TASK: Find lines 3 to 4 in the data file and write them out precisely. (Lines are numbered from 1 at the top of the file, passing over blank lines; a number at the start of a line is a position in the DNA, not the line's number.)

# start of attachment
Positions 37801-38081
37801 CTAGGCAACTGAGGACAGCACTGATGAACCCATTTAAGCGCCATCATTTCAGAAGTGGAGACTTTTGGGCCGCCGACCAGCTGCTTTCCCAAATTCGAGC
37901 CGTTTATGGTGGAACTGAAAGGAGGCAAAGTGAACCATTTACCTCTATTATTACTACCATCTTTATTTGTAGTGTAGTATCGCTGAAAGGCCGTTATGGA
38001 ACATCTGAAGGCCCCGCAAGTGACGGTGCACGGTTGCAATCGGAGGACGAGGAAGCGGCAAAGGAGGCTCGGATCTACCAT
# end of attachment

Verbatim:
37901 CGTTTATGGTGGAACTGAAAGGAGGCAAAGTGAACCATTTACCTCTATTATTACTACCATCTTTATTTGTAGTGTAGTATCGCTGAAAGGCCGTTATGGA
38001 ACATCTGAAGGCCCCGCAAGTGACGGTGCACGGTTGCAATCGGAGGACGAGGAAGCGGCAAAGGAGGCTCGGATCTACCAT